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My problem is a variation of one in Dummit and Foote:

Let $G$ be a group and $H \trianglelefteq G$. Prove: If $G$ is finite and $[G:H] = p$, a prime number, then for any $K \leq G$, either $K \leq H$ or $G = HK$ and $[K : H \cap K] = p$.

Ok, so I suppose $K \not\leq H$. I am trying to show $\vert G \vert = \vert HK \vert$. The second part follows directly from that and using Lagrange's Theorem in a nice way.

I just need a hint on how to show $\vert G \vert = \vert HK \vert$. I've been using Lagrange's theorem and some corollaries so far, but haven't found the right approach. I'm not allowed to use Isomorphism theorems or quotient groups on this problem. Professor hinted it should follow directly from lagrange since we suppose $G$ is finite.

Any SMALL hints would be greatly appreciated!!!

Edit: I'm using that $\vert HK \vert = \frac{\vert H\vert \vert K \vert}{\vert H \cap K \vert}$ a lot too.

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3 Answers 3

up vote 3 down vote accepted

HINT: Use the normality of $H$ to show that $HK$ is a subgroup of $G$ (that clearly contains $H$).

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I already know that $HK$ is a subgroup of $G$ and $H, K \leq HK$ and $H \cap K \leq H$ and $H \cap K \leq K$. So I'm trying to use Lagrange and these propositions to show that $\vert G \vert = \vert HK \vert$ showing that $G = HK$. –  Robert Sep 28 '12 at 21:22
    
@Robert: Then you’re really done: $H\le HK\le G$, so $$|G|=[G:HK]\cdot|HK|=[G:HK]\cdot[HK:H]\cdot|H|\;.$$ –  Brian M. Scott Sep 28 '12 at 21:30
    
I had that written down a few pages ago, but didn't see what it said about $\vert HK \vert$, so then I started solving for $\vert HK\vert$ and trying to use other formulas and didn't really get anywhere. I specifically tried to break it down into $\vert G \vert = \vert HK \vert$. –  Robert Sep 28 '12 at 21:34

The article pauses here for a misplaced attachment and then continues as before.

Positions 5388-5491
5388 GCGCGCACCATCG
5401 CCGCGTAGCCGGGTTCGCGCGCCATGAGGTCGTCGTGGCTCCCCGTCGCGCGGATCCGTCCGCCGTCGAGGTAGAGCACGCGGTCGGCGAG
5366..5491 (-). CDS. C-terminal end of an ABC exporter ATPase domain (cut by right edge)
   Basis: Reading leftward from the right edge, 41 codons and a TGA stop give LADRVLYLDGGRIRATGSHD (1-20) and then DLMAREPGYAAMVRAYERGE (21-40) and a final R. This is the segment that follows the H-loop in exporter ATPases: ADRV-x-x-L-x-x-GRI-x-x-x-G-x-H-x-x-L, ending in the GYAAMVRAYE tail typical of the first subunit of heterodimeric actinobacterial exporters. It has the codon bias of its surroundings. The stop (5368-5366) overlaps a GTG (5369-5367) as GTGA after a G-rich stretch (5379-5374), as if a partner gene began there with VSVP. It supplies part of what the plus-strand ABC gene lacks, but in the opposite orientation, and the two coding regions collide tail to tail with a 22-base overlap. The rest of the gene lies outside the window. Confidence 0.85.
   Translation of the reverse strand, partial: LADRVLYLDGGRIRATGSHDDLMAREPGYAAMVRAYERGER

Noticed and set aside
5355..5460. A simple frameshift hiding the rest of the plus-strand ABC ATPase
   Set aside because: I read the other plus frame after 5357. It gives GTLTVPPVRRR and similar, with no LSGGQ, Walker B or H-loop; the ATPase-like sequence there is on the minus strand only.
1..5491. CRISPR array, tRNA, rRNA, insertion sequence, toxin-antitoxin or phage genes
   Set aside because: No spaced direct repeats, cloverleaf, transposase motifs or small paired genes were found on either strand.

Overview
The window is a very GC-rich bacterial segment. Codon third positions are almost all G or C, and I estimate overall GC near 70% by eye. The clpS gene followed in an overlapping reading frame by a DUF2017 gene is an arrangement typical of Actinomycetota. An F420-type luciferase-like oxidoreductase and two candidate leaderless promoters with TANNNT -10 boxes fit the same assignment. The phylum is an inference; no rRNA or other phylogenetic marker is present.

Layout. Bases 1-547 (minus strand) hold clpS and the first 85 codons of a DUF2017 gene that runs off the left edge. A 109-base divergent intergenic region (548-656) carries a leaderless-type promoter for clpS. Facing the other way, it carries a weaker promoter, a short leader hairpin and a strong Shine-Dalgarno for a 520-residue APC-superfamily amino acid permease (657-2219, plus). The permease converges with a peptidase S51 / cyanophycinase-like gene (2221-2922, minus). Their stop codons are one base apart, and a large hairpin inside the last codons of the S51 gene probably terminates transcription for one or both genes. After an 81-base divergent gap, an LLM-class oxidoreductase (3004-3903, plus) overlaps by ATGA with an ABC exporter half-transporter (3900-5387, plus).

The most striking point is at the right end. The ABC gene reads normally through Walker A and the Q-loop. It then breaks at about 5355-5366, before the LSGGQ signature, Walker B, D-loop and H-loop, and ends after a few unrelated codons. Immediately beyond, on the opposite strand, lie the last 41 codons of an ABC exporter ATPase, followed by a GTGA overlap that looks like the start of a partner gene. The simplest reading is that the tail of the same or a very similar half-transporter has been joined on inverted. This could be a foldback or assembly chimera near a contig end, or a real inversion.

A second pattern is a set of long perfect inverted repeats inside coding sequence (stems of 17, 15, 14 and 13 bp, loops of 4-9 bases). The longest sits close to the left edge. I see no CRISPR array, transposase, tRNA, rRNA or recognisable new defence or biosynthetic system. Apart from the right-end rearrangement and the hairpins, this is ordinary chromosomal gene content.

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@Robert: Since $|G|=[G:H]\cdot|H|$, it gives you $$p=[G:H]=[G:HK]\cdot[HK:H]\;.$$ –  Brian M. Scott Sep 28 '12 at 21:35
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@Robert: But look at it: it expresses $p$ as a product of two integers! –  Brian M. Scott Sep 28 '12 at 21:45

Since $H$ is normal in $G$, If $K \le G$, then $HK \le G$. By Lagrange's theorem $|HK|$ divides $|G|$. So $|HK| = \frac{|H||K|}{|H \cap K|}$ divides $|G|$. So $\frac{|K|}{|H \cap K|}$ divides $[G : H] = p$. So $\frac{|K|}{|H \cap K|}$ is either $1$ or $p$. If $\frac{|K|}{|H \cap K|} = 1$, we easily see that $K \le H$. In the other possibility $\frac{|K|}{|H \cap K|}= p$. So $|HK| = p \cdot |H| = |G|$. So $G = HK$.

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Think about whether $H$ and $K$ have to be disjoint or whether they can overlap in $G$. In the case that they are disjoint, then $\lvert H\cap K\rvert = 1$.

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